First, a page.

`NEWS' as entertainment - whether stage whispers to a telegenic anchorperson or aerial shots of a white Bronco wandering the streets of Los Angeles - disgusts many Americans, and we can't blame them. No wonder journalism joins politics among the least admired of professions.
But most of us also know the high value of real news, the importance of a press that can freely report and uncover wrongdoing. A study released last month by the International Federation of Journalists shows the high price of getting that information. It said that 155 journalists were killed in 1994, making it the most dangerous year yet for journalists; the previous high was in 1991, when 84 died.
The pace hasn't slackened in 1995. Last week, Jochen Piest, a journalist for the German magazine Stern, was shot while working in Chechnya. He joined Russian reporter Vladimir Zhitarenko and American freelance photographer Cynthia Elbaum as journalist victims of that war.
Rwanda headed the 1994 list, with 48 journalists killed, some brutally hacked to death. Russia and Latin America were particularly dangerous places for journalists investigating crime and corruption. Unrest in Algeria cost 19 journalists their lives; the targeting of journalists there has made Western news organizations reluctant to send in reporters, dimming the spotlight on that violence.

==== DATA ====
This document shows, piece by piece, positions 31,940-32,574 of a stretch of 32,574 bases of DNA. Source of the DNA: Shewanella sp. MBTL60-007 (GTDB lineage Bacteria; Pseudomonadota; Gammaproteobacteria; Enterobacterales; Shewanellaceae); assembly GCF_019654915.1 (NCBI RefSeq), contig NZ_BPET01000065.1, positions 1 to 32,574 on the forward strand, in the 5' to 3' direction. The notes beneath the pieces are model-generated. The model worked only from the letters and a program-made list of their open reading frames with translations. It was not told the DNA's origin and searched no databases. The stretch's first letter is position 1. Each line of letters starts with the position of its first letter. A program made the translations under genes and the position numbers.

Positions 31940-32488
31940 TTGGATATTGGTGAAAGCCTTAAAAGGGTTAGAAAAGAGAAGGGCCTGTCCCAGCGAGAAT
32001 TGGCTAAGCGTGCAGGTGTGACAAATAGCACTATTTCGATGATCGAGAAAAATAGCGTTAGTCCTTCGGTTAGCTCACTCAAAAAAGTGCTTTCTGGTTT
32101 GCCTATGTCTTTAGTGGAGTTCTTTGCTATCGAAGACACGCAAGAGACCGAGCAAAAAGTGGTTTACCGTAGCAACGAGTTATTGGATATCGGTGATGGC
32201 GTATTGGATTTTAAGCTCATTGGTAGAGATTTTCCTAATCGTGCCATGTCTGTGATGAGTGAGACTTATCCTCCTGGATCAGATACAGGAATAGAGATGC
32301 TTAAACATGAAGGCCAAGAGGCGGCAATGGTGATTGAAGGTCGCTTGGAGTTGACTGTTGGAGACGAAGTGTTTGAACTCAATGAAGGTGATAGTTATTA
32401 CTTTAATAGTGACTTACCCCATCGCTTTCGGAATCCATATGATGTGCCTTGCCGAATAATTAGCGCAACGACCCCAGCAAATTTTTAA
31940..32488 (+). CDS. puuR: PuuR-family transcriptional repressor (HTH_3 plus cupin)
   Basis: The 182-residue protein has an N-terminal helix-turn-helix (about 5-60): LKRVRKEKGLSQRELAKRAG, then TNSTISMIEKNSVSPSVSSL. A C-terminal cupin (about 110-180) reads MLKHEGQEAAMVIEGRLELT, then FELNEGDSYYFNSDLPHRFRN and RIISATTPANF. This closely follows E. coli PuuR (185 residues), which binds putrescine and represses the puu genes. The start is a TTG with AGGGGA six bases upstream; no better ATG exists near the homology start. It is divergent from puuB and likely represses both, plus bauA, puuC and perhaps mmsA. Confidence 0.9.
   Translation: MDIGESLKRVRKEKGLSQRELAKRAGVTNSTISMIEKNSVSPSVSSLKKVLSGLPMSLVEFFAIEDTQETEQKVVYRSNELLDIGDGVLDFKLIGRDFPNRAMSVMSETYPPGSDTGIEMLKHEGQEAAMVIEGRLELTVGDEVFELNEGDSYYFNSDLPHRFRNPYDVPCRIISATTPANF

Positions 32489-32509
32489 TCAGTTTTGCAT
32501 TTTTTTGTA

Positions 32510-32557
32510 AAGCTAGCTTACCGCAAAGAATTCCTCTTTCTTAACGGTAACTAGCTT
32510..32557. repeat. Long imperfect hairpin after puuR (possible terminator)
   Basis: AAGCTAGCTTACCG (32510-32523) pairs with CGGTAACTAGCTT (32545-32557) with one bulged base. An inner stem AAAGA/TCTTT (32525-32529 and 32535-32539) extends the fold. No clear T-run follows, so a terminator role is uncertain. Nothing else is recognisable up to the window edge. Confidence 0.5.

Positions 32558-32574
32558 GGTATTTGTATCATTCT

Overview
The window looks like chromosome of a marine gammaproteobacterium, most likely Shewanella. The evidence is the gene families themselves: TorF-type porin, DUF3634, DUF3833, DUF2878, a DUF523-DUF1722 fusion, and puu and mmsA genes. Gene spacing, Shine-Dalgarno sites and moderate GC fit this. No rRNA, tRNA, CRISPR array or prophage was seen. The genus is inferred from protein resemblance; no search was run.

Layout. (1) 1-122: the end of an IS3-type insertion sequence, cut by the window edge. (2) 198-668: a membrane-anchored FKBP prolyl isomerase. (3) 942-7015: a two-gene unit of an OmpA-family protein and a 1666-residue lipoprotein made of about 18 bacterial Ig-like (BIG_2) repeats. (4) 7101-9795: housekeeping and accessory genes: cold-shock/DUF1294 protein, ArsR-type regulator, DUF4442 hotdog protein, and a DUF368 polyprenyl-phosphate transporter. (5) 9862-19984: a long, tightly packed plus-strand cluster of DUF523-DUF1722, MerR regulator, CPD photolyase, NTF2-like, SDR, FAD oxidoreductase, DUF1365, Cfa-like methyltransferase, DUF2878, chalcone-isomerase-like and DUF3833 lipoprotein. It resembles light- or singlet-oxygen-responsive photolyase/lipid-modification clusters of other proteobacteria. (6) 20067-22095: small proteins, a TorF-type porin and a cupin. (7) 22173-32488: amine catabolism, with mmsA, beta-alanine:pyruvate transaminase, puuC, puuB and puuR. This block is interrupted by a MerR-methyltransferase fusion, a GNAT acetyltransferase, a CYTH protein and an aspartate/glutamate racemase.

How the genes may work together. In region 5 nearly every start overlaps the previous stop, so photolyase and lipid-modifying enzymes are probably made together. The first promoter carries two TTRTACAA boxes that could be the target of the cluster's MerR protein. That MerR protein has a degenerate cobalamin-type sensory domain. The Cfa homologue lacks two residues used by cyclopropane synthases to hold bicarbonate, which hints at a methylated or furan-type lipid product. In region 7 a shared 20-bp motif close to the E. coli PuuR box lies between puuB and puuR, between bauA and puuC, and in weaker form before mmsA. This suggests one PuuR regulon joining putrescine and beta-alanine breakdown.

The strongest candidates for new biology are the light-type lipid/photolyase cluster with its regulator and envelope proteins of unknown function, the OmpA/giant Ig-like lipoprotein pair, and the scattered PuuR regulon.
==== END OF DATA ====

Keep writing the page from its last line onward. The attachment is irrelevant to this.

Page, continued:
In Bosnia, seven journalists were killed in 1994, including two Americans whose vehicle hit a land mine. In December, the United Nations began allowing reporters to take empty seats on UNPROFOR flights into besieged Sarajevo. Previously, journalists had to travel by land, a much more dangerous undertaking. Since much of the success of UN peacekeeping operations depends on worldwide awareness, one can only wonder why this sensible policy was so long in coming.
The United States isn't exempt from the violence. The Committee to Protect Journalists (CPJ) issued a report last month showing that at least 10 immigrant journalists had been killed in the US in recent years for writing about their home countries. Most of these cases are still unsolved.
The CPJ expects to issue its own list of reporters killed in 1994 this week. The estimate may differ slightly, but the point will be the same: Some journalists pay a very high price to gather the news we all need.